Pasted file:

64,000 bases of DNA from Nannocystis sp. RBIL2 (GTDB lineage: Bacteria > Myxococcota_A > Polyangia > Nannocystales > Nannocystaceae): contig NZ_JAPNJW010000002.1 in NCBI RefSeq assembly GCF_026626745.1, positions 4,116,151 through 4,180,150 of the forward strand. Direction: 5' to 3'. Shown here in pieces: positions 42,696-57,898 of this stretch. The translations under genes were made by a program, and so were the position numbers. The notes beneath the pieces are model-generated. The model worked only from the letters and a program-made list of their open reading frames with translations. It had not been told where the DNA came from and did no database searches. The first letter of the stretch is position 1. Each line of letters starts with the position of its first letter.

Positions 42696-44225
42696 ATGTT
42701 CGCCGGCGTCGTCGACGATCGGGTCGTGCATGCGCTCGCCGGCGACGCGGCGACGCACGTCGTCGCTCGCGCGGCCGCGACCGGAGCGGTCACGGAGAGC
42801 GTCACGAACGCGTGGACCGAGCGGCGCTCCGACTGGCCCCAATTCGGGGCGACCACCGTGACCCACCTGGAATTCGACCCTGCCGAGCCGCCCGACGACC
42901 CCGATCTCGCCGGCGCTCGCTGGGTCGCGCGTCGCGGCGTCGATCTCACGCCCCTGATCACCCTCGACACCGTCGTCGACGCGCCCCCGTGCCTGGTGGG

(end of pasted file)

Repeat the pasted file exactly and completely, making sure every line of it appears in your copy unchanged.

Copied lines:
64,000 bases of DNA from Nannocystis sp. RBIL2 (GTDB lineage: Bacteria > Myxococcota_A > Polyangia > Nannocystales > Nannocystaceae): contig NZ_JAPNJW010000002.1 in NCBI RefSeq assembly GCF_026626745.1, positions 4,116,151 through 4,180,150 of the forward strand. Direction: 5' to 3'. Shown here in pieces: positions 42,696-57,898 of this stretch. The translations under genes were made by a program, and so were the position numbers. The notes beneath the pieces are model-generated. The model worked only from the letters and a program-made list of their open reading frames with translations. It had not been told where the DNA came from and did no database searches. The first letter of the stretch is position 1. Each line of letters starts with the position of its first letter.

Positions 42696-44225
42696 ATGTT
42701 CGCCGGCGTCGTCGACGATCGGGTCGTGCATGCGCTCGCCGGCGACGCGGCGACGCACGTCGTCGCTCGCGCGGCCGCGACCGGAGCGGTCACGGAGAGC
42801 GTCACGAACGCGTGGACCGAGCGGCGCTCCGACTGGCCCCAATTCGGGGCGACCACCGTGACCCACCTGGAATTCGACCCTGCCGAGCCGCCCGACGACC
42901 CCGATCTCGCCGGCGCTCGCTGGGTCGCGCGTCGCGGCGTCGATCTCACGCCCCTGATCACCCTCGACACCGTCGTCGACGCGCCCCCGTGCCTGGTGGG